"Time Enough at Last" is the eighth episode of the American television anthology series The Twilight Zone. The episode was adapted from a short story written by Lynn Venable (pen name of Marilyn Venable). The short story appeared in the January 1953 edition of the science fiction magazine If: Worlds of Science Fiction about seven years before the television episode first aired. "Time Enough at Last" became one of the most famous episodes of the original Twilight Zone and has been frequently parodied since. It is "the story of a man who seeks salvation in the rubble of a ruined world" and tells of Henry Bemis /ˈbiːmɪs/, played by Burgess Meredith, who loves books, yet is surrounded by those who would prevent him from reading them. The episode follows Bemis through the post apocalyptic world, touching on such social issues as anti-intellectualism, the dangers of reliance upon technology, and the difference between aloneness (solitude) and loneliness.

8

Five Characters in Search of an Exit

"Five Characters in Search of an Exit" is episode 79 of the television anthology series The Twilight Zone. It originally aired on December 22, 1961. A uniformed U.S. Army major wakes up to find himself trapped inside in a large metal cylinder, where he meets a hobo, a ballet dancer, a bagpiper, and a clown. None of them have any memory of who they are or how they became trapped. The major, being the newest arrival, is the most determined to escape. He is told there is no way of either breaking through or climbing up the cylinder. The major's questioning reveals that the characters have no need for food or water.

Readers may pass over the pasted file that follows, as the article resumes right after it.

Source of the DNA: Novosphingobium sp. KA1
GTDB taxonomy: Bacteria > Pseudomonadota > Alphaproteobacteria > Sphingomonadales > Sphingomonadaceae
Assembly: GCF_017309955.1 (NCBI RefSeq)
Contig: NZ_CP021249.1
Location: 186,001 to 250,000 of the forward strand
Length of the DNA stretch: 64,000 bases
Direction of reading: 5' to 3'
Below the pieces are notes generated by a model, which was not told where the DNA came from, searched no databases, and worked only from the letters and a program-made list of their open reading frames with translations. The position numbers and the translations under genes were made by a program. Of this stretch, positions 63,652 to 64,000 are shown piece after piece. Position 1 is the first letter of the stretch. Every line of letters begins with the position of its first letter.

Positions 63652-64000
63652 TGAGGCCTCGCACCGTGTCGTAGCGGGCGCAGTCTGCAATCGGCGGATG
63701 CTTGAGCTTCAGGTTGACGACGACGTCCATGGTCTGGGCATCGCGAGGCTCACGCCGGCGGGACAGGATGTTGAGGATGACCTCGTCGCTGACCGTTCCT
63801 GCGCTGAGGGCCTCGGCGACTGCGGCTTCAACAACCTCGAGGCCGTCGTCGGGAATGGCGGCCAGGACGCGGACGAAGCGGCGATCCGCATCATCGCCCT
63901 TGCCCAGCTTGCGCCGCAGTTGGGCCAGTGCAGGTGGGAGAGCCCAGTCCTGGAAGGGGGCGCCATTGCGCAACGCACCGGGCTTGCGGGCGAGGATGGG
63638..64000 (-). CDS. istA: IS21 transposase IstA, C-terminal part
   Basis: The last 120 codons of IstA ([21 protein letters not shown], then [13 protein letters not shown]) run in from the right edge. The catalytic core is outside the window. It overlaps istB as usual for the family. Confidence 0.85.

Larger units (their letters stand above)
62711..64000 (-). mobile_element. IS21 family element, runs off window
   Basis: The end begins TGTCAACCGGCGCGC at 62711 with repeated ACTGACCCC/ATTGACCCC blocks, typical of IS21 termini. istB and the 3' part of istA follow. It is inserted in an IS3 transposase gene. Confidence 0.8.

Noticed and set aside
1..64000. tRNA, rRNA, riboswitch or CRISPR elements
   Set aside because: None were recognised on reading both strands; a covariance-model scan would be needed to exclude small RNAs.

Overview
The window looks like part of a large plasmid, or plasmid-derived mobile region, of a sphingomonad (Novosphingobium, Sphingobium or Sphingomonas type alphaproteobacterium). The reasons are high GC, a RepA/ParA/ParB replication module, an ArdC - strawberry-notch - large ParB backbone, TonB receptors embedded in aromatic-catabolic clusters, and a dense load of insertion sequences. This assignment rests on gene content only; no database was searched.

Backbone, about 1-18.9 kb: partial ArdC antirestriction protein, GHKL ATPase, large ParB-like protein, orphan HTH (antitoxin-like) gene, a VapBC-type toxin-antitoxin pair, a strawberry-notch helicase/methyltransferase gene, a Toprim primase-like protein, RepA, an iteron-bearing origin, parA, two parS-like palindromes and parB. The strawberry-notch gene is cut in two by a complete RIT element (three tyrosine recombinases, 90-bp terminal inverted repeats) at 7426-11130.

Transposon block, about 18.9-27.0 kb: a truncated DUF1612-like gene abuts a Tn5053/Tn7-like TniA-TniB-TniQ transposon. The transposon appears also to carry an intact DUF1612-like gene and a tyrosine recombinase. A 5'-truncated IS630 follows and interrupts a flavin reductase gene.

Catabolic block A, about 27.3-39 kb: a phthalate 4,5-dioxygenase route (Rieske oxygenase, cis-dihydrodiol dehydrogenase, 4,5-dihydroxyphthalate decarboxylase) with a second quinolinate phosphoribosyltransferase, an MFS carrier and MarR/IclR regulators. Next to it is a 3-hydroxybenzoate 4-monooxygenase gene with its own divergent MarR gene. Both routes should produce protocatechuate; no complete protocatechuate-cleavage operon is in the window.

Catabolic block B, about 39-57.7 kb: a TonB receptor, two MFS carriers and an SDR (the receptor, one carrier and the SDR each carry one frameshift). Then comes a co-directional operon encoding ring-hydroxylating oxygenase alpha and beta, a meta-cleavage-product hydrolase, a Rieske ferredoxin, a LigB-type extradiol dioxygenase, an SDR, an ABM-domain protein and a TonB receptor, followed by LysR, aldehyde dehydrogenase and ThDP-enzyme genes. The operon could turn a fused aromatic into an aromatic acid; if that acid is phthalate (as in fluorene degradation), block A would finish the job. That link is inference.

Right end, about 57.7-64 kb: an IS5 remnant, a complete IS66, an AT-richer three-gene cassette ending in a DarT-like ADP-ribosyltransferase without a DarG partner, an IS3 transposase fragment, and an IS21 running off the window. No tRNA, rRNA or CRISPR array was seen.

9

Living Doll (The Twilight Zone)

"Living Doll" is the 126th episode of the American television anthology series The Twilight Zone. Annabelle buys her daughter, Christie, a wind-up doll named "Talky Tina" which says "My name is Talky Tina and I love you" in order to comfort Christie. Annabelle has recently remarried to an infertile man named Erich Streator. Frustrated at his inability to have his own children with Annabelle, Erich is hostile toward Christie. Annabelle tries to persuade him that if he gives himself the chance, he will be able to love Christie. When Erich winds up with the doll, it repeats its usual phrase but substitutes antagonisms such as "I don't like you" for "I love you". At first, Erich blames the manufacturers. However, when the doll later begins engaging him in more elaborate conversation, he comes to the conclusion that Annabelle is playing a trick to get back at him for his treatment of Christie. He places the doll in a trash can in the garage, but then receives a phone call and hears the doll's voice threatening to kill him. Checking the trash can, he finds it empty. He confronts Annabelle, but she pleads innocence and it occurs to Erich that since she was upstairs putting Christie to bed, she could not possibly have made the phone ring.

10

Nightmare at 20,000 Feet

"Nightmare at 20,000 Feet" is episode 123 of the American television anthology series The Twilight Zone, based on the short story of the same name by Richard Matheson, first published in Alone by Night (1961). It originally aired on October 11, 1963.